Against this background, the overall production from marine aggregate licences only reduced by 6% during 2009, compared with the previous year. This was largely as a result of one-off contract fill projects to support major infrastructure schemes, such as the port extension at Felixstowe and the new airport development at Ronaldsway on the Isle of Man. The ability to supply a diverse range of markets represents one of the marine sector’s key strengths in responding to the challenging market conditions – whether supplying construction aggregate in the UK or overseas, providing beach nourishment material in support of coastal defence schemes, or supporting major capital infrastructure projects, such as port developments and energy installations.
Looking to the future, marine sand and gravel resources are likely to play a key role in supporting the successful delivery of major infrastructure projects associated with government policies related to energy security and climate change, such as nuclear new builds, tidal power developments (albeit not in the near future), port developments and offshore wind farms.
The most recent nuclear new build, Sizewell B in Suffolk, saw 1.64 million tonnes of marine sand and gravel delivered to the site by sea. Given the coastal location of the majority of the sites identified by the Government for the current nuclear new-build programme, the sector can expect to play some role in supplying material for the construction and ongoing coastal protection of these sites.
The same is true of the Government’s ambitious offshore renewable-energy programme. With the announcement of nine Round 3 offshore wind-farm zones at the beginning of this year, and with the construction of offshore wind farms moving into deeper offshore waters, the use of gravity base foundations (GBFs) is likely to become increasingly attractive. This type of technology has already been employed at the Thornton Bank wind farm development some 30km off the Belgian coast, where 60 turbines have been installed. With the construction of each GBF requiring 1,000m3 of concrete, and a further 2,000m3 of sand for ballast fill once installed, the potential demand for marine aggregate materials could be significant. In recognition of the importance of offshore energy to both climate change and energy security, the recent Comprehensive Spending Review allocated £200 million to the Department of Energy and Climate Change (DECC) for the development of manufacturing facilities at port sites, which once again underlines the growth potential.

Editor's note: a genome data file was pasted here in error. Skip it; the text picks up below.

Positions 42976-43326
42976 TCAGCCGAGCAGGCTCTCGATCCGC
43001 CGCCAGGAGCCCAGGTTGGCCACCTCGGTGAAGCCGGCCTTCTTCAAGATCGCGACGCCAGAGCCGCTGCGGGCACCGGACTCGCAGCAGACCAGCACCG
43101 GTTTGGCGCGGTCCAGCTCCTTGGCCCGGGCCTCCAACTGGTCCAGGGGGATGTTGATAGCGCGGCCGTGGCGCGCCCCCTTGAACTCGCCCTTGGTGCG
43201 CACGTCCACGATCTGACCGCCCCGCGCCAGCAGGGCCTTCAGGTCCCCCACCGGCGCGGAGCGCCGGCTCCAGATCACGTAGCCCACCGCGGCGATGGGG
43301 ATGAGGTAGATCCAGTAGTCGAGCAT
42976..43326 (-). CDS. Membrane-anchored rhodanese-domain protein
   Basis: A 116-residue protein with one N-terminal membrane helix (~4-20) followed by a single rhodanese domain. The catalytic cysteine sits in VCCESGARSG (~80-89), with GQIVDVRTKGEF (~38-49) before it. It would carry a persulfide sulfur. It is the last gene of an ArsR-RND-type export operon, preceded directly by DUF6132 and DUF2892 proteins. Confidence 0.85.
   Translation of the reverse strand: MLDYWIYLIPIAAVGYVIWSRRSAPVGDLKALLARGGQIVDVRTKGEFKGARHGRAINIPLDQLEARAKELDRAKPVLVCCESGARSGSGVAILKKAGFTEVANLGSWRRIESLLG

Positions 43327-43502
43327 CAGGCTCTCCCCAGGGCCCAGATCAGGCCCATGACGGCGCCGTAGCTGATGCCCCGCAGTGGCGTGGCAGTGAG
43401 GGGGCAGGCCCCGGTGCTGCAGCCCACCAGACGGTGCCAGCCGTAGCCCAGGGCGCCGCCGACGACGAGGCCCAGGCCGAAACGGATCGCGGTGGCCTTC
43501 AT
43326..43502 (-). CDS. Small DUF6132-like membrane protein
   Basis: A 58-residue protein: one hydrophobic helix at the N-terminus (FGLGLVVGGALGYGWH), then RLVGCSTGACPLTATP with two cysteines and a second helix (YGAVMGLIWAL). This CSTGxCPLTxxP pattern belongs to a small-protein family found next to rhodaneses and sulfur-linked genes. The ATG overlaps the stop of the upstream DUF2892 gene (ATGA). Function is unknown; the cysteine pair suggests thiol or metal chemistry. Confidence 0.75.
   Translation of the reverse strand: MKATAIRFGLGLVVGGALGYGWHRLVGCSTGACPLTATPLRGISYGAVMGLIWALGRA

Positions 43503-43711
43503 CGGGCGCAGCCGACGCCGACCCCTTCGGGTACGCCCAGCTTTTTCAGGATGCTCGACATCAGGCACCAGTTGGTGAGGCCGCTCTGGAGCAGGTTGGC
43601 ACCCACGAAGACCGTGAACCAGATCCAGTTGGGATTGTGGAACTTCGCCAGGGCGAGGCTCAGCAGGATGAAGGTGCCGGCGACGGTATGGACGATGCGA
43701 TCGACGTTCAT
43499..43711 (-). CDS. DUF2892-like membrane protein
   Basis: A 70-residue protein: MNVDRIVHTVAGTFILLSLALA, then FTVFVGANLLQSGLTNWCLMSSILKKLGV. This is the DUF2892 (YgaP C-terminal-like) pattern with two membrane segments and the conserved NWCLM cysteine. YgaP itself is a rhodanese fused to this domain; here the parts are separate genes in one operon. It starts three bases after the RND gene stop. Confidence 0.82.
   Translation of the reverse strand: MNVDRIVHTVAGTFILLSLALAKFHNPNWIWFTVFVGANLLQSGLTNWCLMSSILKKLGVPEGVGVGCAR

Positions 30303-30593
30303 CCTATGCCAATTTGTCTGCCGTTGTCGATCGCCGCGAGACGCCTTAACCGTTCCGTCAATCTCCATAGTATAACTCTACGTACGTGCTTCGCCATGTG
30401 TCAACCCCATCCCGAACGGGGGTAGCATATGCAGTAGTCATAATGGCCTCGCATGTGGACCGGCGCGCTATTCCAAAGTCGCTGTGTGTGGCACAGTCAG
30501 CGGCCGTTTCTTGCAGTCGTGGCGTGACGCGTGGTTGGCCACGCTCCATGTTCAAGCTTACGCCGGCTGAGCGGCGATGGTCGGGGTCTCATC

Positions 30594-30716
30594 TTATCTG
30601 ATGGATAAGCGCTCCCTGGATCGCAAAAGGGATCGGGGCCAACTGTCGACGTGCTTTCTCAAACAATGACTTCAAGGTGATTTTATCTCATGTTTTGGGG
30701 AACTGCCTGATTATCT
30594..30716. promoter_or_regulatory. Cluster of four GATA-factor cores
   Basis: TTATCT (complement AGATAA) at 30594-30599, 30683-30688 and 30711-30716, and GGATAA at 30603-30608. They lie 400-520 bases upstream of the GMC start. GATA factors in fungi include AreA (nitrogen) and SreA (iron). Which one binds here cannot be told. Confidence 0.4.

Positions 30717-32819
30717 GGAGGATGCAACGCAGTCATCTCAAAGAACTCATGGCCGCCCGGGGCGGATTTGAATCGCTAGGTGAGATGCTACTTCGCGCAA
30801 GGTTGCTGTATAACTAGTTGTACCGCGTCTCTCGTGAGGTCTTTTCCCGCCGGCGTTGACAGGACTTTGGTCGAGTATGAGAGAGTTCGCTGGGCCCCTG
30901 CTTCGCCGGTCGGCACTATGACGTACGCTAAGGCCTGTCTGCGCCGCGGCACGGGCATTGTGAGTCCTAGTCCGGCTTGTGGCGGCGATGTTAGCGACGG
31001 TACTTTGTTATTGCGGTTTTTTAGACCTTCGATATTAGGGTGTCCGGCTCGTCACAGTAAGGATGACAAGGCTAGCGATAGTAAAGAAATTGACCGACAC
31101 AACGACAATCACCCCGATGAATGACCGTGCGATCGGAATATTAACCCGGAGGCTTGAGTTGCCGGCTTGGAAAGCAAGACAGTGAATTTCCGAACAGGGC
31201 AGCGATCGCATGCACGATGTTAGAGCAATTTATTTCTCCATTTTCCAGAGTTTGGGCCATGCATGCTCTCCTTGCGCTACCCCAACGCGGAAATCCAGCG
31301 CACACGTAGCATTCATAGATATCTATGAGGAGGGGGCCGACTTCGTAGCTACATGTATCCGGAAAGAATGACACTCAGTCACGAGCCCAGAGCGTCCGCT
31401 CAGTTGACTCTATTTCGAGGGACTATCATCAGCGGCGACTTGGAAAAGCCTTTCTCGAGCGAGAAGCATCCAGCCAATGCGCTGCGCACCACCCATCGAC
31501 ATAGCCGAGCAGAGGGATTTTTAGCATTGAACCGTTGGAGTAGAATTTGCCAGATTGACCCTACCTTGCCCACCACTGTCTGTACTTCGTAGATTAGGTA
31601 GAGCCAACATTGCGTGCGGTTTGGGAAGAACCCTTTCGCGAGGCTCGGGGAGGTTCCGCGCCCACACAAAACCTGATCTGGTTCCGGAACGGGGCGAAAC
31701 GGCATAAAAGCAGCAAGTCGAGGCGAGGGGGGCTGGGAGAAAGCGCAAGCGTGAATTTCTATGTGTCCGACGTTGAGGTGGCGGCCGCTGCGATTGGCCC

In order to meet these various needs, the marine aggregate sector is dependant upon identifying and licensing economically viable sand and gravel deposits to secure sufficient reserves to maintain long-term supply to existing and well-established markets. Just as on land, the locations of such deposits are extremely localized around the waters of England and Wales, being restricted in their geological distribution and in their geographical position relative to the location of the markets. However, unlike the majority of equivalent resources on land, the potential sand and gravel resource that is available offshore is considerable. Estimates suggest that resources present in existing licence and application areas are sufficient to support at least 50 years’ production, subject to the necessary consents being issued, and there are considerably more resources present on the UK shelf.
An example of the resource potential of marine aggregate deposits is demonstrated by the Maasvlakte 2 project in Holland, which is extending Rotterdam harbour into the North Sea. New licence areas have been consented on the Dutch continental shelf specifically to provide the fill material, and over the next five years a total of 250 million cubic metres of marine sand (375 million tonnes) will be dredged to reclaim the new land area. During March this year, a remarkable 3 million cubic metres of sand was dredged in a single week – equivalent to a quarter of the UK industry’s total production during 2009. Given that the size of the Dutch continental shelf is 64,000km2 or less than one tenth the size of the UK shelf area, it is possible to get a feel for the potential scale of the marine aggregate resource that is available to the UK.
The challenge for the industry is to maintain the resources that are already licensed, to secure permissions for new resources to be dredged, and to try to ensure that areas of potential resource are safeguarded from other forms of development to prevent them becoming sterilized.
Of the current licence areas, over 30 have to be renewed by the end of 2013. Each renewal will require a site-specific Environmental Impact Assessment (EIA), but this is also being supported through voluntary, industry-led Regional Environmental Assessment (REA) studies to consider regional-scale cumulative and in-combination issues. This approach has been adapted from groundbreaking work undertaken in support of new dredging permissions in the Eastern English Channel and has seen operators working together through regional associations, in conjunction with The Crown Estate, to complete four such studies. The overall objective is to make the assessment process more consistent, robust and effective for operators, regulators and consultees alike, with the site-specific EIAs then drawing on the regional findings. This fits well with government moves towards a more ecosystem approach to marine management – managing activities at a regional scale, and this is now being used as a model to assist the assessment of the current Round 3 offshore wind farm zones. Building on this still further, the industry is now also working in partnership with the Crown to develop a regional model for licence management and monitoring – again looking to deliver a more consistent, robust and effective approach to consent monitoring and management.
Evolving marine policy